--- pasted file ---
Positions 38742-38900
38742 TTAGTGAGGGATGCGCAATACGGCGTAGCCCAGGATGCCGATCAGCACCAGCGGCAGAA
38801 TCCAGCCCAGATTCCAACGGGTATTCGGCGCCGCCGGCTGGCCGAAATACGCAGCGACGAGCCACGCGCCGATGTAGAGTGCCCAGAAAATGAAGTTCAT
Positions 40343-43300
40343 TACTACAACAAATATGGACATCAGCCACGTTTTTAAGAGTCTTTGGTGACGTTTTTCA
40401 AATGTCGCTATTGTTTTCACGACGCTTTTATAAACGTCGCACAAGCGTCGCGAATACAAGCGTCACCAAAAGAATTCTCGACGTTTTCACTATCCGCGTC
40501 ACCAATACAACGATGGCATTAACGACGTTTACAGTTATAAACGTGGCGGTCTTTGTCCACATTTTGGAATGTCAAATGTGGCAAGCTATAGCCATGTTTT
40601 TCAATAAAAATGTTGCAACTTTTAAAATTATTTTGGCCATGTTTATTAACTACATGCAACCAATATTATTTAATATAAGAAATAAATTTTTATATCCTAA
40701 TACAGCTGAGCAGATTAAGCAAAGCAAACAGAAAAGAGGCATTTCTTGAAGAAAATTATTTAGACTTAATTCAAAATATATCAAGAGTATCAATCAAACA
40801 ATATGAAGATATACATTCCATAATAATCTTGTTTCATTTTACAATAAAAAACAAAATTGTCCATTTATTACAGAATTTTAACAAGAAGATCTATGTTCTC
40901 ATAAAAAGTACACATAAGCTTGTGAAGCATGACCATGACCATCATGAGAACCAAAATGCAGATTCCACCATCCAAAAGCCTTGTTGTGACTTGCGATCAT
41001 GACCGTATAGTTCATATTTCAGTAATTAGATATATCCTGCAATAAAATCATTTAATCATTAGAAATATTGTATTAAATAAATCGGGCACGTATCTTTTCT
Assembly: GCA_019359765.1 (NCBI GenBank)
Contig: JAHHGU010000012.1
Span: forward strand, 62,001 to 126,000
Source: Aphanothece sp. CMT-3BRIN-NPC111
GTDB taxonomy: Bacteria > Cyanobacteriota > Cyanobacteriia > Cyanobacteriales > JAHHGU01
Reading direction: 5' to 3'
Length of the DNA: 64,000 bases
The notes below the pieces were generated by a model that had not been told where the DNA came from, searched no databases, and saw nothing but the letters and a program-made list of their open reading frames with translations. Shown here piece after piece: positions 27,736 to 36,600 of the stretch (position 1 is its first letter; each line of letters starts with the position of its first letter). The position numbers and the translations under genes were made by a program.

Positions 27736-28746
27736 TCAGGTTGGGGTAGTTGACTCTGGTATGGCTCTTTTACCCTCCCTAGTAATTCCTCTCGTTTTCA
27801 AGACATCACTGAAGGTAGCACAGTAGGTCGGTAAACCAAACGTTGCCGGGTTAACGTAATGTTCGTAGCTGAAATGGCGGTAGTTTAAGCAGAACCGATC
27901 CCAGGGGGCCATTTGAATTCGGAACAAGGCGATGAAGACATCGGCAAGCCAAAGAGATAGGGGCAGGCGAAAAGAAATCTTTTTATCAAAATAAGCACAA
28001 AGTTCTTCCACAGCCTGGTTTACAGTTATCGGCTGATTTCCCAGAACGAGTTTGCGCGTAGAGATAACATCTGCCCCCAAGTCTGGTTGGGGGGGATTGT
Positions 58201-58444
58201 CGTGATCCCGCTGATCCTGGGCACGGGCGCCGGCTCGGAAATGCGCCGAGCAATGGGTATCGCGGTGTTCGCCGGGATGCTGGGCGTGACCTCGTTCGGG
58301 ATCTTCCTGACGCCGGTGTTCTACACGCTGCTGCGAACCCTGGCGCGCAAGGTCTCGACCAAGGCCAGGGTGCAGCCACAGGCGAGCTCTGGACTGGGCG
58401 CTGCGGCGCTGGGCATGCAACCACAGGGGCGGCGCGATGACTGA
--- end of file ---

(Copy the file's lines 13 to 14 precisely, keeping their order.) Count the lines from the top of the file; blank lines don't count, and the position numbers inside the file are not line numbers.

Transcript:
Assembly: GCA_019359765.1 (NCBI GenBank)
Contig: JAHHGU010000012.1